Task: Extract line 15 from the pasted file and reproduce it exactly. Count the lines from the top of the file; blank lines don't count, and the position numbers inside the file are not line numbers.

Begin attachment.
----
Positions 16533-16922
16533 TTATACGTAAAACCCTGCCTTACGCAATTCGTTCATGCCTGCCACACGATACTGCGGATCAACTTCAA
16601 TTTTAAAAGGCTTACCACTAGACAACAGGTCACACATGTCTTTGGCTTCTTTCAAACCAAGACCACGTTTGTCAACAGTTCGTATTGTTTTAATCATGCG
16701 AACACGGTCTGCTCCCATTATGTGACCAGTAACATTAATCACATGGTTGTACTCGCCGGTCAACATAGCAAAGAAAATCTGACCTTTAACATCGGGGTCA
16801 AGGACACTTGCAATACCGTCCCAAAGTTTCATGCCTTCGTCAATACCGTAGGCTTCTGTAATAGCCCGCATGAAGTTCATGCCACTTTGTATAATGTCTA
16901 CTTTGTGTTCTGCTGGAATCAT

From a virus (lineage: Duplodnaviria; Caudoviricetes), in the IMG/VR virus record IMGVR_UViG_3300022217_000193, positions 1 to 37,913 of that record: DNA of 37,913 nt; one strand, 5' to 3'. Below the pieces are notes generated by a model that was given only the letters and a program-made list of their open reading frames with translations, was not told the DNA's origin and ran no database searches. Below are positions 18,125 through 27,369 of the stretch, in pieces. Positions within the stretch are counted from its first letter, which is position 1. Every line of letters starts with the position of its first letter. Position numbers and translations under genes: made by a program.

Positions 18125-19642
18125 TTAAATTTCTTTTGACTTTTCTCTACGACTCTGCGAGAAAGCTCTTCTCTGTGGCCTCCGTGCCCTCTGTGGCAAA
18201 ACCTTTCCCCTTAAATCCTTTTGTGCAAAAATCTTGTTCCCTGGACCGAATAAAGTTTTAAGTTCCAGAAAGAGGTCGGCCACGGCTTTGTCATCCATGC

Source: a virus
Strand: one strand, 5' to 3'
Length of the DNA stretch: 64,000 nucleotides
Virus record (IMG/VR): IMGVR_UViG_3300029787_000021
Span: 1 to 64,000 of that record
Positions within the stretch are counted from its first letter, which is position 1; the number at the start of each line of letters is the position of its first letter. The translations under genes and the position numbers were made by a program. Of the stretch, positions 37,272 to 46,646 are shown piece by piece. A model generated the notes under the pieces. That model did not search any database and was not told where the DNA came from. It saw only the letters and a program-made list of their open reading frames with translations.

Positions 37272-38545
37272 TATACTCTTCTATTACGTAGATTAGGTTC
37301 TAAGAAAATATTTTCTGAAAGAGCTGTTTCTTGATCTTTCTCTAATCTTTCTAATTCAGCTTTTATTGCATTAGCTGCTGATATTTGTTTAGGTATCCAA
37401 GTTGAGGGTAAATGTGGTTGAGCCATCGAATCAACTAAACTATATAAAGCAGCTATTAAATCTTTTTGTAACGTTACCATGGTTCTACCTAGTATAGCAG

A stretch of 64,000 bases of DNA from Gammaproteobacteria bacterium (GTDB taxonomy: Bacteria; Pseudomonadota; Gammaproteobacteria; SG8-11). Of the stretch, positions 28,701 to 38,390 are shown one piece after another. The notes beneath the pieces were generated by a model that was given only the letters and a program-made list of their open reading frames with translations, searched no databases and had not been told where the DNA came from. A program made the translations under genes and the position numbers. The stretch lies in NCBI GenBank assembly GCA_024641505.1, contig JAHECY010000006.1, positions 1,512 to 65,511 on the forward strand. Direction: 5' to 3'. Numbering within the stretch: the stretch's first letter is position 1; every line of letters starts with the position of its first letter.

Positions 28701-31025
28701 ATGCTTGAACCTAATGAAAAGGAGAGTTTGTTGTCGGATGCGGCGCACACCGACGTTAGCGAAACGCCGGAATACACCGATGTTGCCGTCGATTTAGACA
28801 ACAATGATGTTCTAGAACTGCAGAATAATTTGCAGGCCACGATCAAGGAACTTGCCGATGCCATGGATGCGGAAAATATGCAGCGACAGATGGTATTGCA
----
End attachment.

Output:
Span: 1 to 64,000 of that record